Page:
Halley has been sailing steadily southwards since leaving St Iago (Santiago) in the Cape Verde Islands and he arrived at Rio de Janeiro on December 14, where he’ll remain for the next two weeks. The outward section of his voyage, down to his most southerly latitude (which he’ll reach about the end of January), isn’t very eventful and so I thought this would be a suitable time to look at his second logbook, which begins with the heading:
A Journal of a Voyage in his Ma:tis Pink ye Paramore intended for the Discovery of ye Variation of the Compass kept by Edmund Halley Commander anno 1699 & 1700
(I’ve written before about the correct spelling of Halley’s first name and that of his ship.)
Like the first logbook, the second is not written by Halley but presumably by his clerk, William Curtiss, and so again the spelling and abbreviations are the clerk’s and not Halley’s.  The log is written on the same size (roughly 41cm high by 27cm wide) and type of paper as the first logbook and covers 53 sides (the first was 17 sides).
Unlike the first journal, the second is not signed at the end by Halley and it also differs slightly in structure. The first log included several tables of data, ranging from two days to forty-three, but the second has only two tables of eight and eleven days, and instead largely gives the data in prose, as in these two examples for 2 and 11 November 1699:
[2 Nov] By a very good observation I am in 7°.40′ North Latt: Since yesterday noon we have had the Winds from EbN to NEbE a fine gentle Gale; in the night we had much Lightning, but no Thunder. We have made our way S24°E Distance 73 Miles, Diffrence of Longitude 30′ East, My Long from Lon: 18°:57′ West
[11 Nov] By a good observation I am in Latt 2°.42′ We have had the wind mostly at SSE and have made our way good W38S. 62 Miles diffr of Long 48 Minutes Long West from Lon. 20°:37′ a Fine Gale and fair weather Saturday Morning and Evening I had a good observation of the Variation Morn Ampl[itude] 18°:50′ Even 21°:30′.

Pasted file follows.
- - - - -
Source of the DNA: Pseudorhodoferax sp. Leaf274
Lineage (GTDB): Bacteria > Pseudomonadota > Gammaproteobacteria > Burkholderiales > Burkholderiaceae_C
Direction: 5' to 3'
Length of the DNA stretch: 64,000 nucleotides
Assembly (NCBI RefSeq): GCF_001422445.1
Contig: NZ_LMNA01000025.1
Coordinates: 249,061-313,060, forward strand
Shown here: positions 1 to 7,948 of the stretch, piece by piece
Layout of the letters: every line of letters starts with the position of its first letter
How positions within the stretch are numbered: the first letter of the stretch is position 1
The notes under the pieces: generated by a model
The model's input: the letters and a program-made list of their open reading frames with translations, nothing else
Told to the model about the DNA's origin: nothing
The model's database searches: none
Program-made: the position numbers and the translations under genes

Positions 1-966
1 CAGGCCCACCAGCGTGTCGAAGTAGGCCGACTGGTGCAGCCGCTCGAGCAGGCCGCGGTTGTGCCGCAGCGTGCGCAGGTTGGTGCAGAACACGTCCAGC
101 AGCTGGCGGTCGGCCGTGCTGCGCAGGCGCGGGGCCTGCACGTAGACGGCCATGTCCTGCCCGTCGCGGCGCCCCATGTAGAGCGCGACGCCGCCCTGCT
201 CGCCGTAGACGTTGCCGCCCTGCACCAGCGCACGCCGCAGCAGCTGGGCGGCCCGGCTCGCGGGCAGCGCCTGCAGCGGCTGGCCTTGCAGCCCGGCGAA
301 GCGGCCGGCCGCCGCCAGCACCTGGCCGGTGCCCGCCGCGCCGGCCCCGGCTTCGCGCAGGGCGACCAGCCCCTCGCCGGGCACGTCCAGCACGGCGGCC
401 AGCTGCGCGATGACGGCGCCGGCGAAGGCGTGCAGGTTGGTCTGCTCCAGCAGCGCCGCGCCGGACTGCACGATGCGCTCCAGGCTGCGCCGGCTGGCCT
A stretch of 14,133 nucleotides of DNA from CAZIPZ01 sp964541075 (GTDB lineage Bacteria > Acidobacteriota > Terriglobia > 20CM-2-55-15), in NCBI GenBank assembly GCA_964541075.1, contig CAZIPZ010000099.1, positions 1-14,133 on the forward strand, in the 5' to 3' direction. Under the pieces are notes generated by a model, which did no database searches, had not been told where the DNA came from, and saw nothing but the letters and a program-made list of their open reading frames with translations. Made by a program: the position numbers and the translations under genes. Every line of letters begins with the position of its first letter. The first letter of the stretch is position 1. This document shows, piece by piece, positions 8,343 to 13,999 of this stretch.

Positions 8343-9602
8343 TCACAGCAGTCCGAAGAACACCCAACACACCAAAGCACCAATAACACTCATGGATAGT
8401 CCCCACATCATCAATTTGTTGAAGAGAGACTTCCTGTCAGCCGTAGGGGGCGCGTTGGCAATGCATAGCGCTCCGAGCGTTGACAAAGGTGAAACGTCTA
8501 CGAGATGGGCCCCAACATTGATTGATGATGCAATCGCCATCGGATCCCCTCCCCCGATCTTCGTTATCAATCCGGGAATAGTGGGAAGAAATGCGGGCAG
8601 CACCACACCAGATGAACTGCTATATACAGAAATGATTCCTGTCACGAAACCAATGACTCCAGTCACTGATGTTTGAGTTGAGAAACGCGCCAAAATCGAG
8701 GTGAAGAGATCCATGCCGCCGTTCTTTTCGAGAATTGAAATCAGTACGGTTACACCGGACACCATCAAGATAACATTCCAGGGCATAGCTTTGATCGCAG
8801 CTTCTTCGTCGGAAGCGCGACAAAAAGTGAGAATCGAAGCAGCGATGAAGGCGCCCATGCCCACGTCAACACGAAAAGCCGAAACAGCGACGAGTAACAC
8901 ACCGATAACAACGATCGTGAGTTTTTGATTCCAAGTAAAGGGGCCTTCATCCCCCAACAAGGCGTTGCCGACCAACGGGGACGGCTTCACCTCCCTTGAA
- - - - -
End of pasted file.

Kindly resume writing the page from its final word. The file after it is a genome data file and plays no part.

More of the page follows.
So at noon each day he records his latitude, the weather, his course, miles covered, difference of longitude from the previous day’s measurement, and his total longitude west from London. Most entries at sea include this basic information in this style, and a number of days include additional data (variation and amplitude) and anything out of the ordinary (such as birds flying around the ship).
There is no overall ‘story’ to the second voyage, unlike the first with the hostility of Lieutenant Harrison, and Harrison’s eventual court martial. Halley is now focused on collecting his data and we’ll see what use he puts it to at the end of the voyage.
One thing I find surprising (and frustrating) is that he makes very few remarks about the places he visits and appears to show little interest in the lands or native inhabitants – and this leads me to wonder whether Halley might perhaps have kept a private journal?
His second logbook is very much a ship’s log rather than a natural philosopher’s journal, but as an active member of the Royal Society I would expect him to take an interest in a wide range of subjects, with which he could entertain the Fellows on his return.  When Halley was at the Chester Mint, in the two years before his first voyage, he sent several reports about local events to the Society (some were published in the Philosophical Transactions), so it seems strange that he would sail around the Atlantic and not make notes of events that would be likely to interest the Fellows. 
I haven’t encountered any reference to a private journal, but we saw from the Society’s minutes that he collected botanical specimens on his first voyage, an activity that was not recorded in his logbook, and similarly there are unrecorded items arising from this voyage (which I’ll show at its conclusion), and so a private journal or notes might perhaps have existed – and how much more interesting they would surely be for the general reader!
But there are some entertaining entries still to come in his official logbook, which will resume on 29 December when he leaves Rio for the southern latitudes, where he and his crew will encounter something that none of them has ever seen before…
This post was first published on 23 December 2013 and revised on 15 December 2017.
 I have reasons to doubt that the journals of the first two voyages now in the British Library were written on the ship during the voyages. The BL versions might be neat copies written up at the end of each voyage, possibly by someone other than the ship’s clerks, although they are certainly contemporary with the voyages.
 Halley was elected Fellow of the Royal Society on 30 November 1678 but had to resign his fellowship when he became clerk in January 1686. He was re-elected FRS on 30 November 1700.
 These accounts from Chester published in the Phil Trans give some idea of the range of subjects Halley might report on: a dog born “per anum” and a Roman altar; two reports of a hailstorm here and here; a trip to Wales to try the Torricellian experiment; and observations of a lunar eclipse.